Motif Combinations

Clematis armandii SnowdriftHere, in East Anglia, we’ve had a ‘green’ winter – that is no significant periods of below freezing temperatures and no snow. Early March and both my clematis armandii climbers are blooming almost a month earlier than last year.


St Peter, Ranworth rood screen
Detail of 15th century painting of ornate garment worn by St Peter on the Ranworth Rood Screen. Ranworth, Norfolk.

I am currently working on a 90 x 90 cm crepe de chine scarf. I’m combining a floral shape taken from the clematis and motifs that appear on the ornate robe of St Peter as depicted on the 15th-century Ranworth rood screen. At first glance you might assume that the motifs painted on this 15th-century panel were inspired by the surrounding flora and fauna of East Anglia. However, it is more likely they were copied from a pattern book that had been brought over from Northern Europe. It is even possible that these patterns were lifted from silk cloth woven in the northern cities of Italy such as Catanzaro and Lucca. And, some of these woven motifs were designs that had originated in China, migrating along the ‘Silk Road’ embedded in the rich silk cloth traded from the East to the West.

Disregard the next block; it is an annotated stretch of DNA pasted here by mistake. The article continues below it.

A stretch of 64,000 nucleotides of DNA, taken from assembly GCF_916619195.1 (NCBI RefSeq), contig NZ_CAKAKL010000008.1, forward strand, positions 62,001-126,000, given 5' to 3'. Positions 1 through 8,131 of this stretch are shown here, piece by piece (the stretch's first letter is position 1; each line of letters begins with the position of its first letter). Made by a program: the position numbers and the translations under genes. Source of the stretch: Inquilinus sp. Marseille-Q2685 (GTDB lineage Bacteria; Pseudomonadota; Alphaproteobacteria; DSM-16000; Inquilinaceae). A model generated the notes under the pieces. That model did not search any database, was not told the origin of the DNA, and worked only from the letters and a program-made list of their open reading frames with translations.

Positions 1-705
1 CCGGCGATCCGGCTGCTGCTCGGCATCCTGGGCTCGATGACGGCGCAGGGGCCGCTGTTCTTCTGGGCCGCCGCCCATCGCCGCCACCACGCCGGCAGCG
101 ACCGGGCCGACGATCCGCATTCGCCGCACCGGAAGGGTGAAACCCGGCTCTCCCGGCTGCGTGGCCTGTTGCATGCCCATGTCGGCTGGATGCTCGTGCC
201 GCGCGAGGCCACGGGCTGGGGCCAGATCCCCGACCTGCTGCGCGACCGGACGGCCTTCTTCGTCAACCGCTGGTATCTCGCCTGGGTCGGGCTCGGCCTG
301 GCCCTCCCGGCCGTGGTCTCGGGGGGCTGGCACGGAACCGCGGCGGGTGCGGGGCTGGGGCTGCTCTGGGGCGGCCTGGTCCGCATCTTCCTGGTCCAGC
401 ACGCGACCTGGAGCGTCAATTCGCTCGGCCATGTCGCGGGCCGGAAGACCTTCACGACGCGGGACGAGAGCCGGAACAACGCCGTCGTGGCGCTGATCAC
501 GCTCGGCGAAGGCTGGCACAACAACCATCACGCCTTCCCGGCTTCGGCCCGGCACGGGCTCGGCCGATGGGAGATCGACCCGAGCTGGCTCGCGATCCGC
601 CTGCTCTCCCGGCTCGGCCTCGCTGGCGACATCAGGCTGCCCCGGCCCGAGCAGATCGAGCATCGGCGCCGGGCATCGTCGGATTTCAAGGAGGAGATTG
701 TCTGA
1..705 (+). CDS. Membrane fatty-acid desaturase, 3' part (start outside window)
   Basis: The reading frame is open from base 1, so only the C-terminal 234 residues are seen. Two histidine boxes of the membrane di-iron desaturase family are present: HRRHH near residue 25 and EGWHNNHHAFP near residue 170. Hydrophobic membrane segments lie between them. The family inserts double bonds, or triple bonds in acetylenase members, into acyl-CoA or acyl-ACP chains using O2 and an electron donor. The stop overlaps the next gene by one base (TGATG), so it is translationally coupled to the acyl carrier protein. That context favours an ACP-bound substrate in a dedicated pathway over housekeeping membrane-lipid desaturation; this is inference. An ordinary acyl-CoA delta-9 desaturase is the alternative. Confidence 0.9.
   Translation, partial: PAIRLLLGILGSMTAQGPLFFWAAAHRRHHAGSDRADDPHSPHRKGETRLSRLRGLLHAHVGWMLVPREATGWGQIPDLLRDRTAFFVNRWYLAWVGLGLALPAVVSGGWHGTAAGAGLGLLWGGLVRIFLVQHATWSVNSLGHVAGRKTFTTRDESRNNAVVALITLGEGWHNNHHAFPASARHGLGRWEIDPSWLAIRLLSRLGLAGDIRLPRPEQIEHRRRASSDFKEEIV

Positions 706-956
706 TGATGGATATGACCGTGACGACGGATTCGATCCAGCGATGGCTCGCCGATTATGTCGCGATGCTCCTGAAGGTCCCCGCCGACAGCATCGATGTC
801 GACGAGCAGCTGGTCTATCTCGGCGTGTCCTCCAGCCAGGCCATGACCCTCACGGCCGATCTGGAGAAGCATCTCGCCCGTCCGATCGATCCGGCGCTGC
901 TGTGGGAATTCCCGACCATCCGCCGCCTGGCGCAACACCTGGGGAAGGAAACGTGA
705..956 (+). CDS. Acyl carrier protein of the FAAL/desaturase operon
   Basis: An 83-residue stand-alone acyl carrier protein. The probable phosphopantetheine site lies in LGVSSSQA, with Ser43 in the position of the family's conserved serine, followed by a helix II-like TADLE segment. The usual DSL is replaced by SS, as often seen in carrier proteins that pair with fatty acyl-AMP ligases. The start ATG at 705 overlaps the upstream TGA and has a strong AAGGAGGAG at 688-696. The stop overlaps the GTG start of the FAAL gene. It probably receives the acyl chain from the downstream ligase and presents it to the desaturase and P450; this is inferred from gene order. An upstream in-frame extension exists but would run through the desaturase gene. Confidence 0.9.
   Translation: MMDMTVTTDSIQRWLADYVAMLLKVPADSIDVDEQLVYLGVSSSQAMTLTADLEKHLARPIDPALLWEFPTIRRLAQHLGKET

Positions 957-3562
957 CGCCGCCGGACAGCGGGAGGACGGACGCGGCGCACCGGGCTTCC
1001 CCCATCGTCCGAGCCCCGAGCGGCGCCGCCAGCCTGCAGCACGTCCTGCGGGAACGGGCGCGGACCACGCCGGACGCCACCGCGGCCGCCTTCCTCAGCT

Clematis armandii Appleblossom
Clematis armandii Appleblossom

I read that the clematis armandii is native to China, but I don’t think this small flower shown on the St Peter’s robe is an ‘armandii’ motif, however I liked the idea of combining shapes from the 15th-century screen with a flower from my spring garden.

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Author: agnesashe

Artisan, blogger and passionate East Anglian working from home.

3 thoughts on “Motif Combinations”

    1. That’s the thing it may be spring here (for a day!), but of course there’s real weather going on elsewhere. My nieces’ relatives live in South Africa and they’re just moving into Autumn. Will probably post about the scarf at some point as I have more to say about the Ranworth screen – 15th-century rood screens and the depiction of medieval textiles is my specialist area.

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